Talent mis-selection is a little more subtle. The track to become a physical scientist or semiconductor engineer in the mid-20th century was not as artificial and clear as it is now. The cause of your having a career in STEM was likely early achievement in that field, because your primary motivation is to explore things in STEM, not to make money or move up in a hierarchy.*Getting good test scores, being a well-behaved student, and knowing how to game your applications is probably much more important now than it was then, and may not be sorting for the actual most productive talent. On top of this, the world today is just a lot more interesting, with a lot more (easy!) options, for someone who's good at quantitative thinking, and the best may not be going into research - they're going to Wall Street or heading to startups. (There are pretty solid statistics that med school applications drop when the economy is good and vice versa - I'd wager that the correlation is even more true for physical science and engineering graduate programs.) By selecting for the type of person who focuses for their first quarter century of life on collecting prestige coupons, climbing hierarchies and gaming applications, you are very likely selecting against exactly those people who will be most productive in STEM, i.e. the kind of person who is directly motivated and rewarded by work in STEM. (For a great discussion about the gap in social cognition or lack thereof between STEMmy and other types of people, see this Slate Star Codex post.)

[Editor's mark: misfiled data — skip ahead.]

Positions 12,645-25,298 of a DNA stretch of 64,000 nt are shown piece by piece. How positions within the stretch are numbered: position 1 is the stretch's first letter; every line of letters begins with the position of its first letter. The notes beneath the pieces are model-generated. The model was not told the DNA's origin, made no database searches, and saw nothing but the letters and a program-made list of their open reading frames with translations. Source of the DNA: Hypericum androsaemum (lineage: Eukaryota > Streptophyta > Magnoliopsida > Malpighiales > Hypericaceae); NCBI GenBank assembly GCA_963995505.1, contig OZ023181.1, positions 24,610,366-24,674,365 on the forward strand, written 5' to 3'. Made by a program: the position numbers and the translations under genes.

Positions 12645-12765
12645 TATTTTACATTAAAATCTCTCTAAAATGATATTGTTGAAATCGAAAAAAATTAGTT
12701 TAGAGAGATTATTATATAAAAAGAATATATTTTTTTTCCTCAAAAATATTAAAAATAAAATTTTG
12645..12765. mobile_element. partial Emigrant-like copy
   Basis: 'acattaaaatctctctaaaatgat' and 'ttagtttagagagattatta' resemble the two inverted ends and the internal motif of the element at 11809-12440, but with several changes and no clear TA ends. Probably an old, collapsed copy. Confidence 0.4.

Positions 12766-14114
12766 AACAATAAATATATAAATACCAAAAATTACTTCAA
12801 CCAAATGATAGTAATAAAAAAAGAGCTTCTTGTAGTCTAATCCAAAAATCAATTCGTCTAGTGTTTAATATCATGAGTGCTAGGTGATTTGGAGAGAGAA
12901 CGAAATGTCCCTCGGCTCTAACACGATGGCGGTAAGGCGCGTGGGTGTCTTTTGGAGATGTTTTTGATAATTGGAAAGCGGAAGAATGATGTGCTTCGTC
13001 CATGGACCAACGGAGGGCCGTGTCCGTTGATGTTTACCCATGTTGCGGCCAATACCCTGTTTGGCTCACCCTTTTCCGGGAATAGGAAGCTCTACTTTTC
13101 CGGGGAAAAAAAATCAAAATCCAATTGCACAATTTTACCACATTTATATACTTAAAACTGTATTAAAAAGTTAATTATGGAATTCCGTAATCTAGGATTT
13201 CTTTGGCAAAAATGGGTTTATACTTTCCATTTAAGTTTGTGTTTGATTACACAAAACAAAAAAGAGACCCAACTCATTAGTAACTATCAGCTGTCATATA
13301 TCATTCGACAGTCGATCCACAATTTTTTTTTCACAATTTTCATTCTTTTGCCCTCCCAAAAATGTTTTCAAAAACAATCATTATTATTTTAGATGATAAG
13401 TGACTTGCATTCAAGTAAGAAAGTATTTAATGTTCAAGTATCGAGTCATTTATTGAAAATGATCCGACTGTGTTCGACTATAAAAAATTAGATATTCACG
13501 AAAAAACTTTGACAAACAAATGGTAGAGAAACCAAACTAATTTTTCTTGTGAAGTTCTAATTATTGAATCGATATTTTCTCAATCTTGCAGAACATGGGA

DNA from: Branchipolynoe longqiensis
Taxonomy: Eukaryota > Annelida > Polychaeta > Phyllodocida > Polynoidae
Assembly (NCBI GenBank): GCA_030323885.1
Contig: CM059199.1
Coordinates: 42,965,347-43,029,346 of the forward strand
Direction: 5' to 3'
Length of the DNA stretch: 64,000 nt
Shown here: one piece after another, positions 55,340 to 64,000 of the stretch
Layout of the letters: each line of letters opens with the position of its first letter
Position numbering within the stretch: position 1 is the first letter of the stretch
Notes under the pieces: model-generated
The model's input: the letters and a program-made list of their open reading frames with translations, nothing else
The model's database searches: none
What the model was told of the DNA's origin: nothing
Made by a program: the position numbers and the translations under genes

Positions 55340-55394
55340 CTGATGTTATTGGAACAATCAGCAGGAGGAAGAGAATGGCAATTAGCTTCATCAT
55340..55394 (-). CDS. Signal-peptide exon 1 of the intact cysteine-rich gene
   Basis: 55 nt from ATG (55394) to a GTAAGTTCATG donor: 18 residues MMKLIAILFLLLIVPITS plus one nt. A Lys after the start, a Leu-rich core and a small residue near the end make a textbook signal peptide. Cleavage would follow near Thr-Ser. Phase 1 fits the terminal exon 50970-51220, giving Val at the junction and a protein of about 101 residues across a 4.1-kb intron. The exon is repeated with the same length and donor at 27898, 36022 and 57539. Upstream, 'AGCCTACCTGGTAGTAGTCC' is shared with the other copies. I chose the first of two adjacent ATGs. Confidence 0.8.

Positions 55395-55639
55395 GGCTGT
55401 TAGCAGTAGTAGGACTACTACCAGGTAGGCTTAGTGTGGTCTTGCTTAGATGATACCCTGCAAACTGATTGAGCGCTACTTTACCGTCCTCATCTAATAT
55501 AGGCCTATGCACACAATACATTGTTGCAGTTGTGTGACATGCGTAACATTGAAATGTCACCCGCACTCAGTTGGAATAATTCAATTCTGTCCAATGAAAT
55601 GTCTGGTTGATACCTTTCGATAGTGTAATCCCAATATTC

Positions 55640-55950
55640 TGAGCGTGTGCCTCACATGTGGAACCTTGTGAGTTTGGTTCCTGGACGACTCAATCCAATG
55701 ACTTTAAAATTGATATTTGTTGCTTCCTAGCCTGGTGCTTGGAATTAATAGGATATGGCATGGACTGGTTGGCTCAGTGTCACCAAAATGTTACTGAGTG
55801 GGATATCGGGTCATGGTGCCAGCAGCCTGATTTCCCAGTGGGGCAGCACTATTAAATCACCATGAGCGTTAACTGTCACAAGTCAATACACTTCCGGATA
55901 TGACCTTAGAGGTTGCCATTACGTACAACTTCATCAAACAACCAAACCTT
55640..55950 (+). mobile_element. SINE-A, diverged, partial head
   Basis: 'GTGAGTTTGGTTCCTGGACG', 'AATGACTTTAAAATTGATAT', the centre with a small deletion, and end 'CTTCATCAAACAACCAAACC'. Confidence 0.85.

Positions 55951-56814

To put a finer point on the idea of talent distraction, let's look at another domain of achievement. Imagine a national program claiming to identify "the nation's top talent in military conquest", complete with an entrance exam and rigorous interviews. You need a reference from a military historian. Those not wearing a tie to their interview are shown the door for their disrespectful and noncomformist behavior. How likely would it be to find the next Genghis Khan or Napoleon or Hannibal this way? The most interesting part of the world to such people would be wherever there is active conflict, and the "successful applications" would like be annihilated, e.g., by the person who went to Syria and became a successful warlord.


*I'm all for scientists getting paid. A statistician once pointed out to me that if statistician jobs were suddenly paying 10x more, you might not get the best statisticians - you would get the people best at obtaining stable large paychecks signed by someone else, and some of them will hopefully be good statisticians.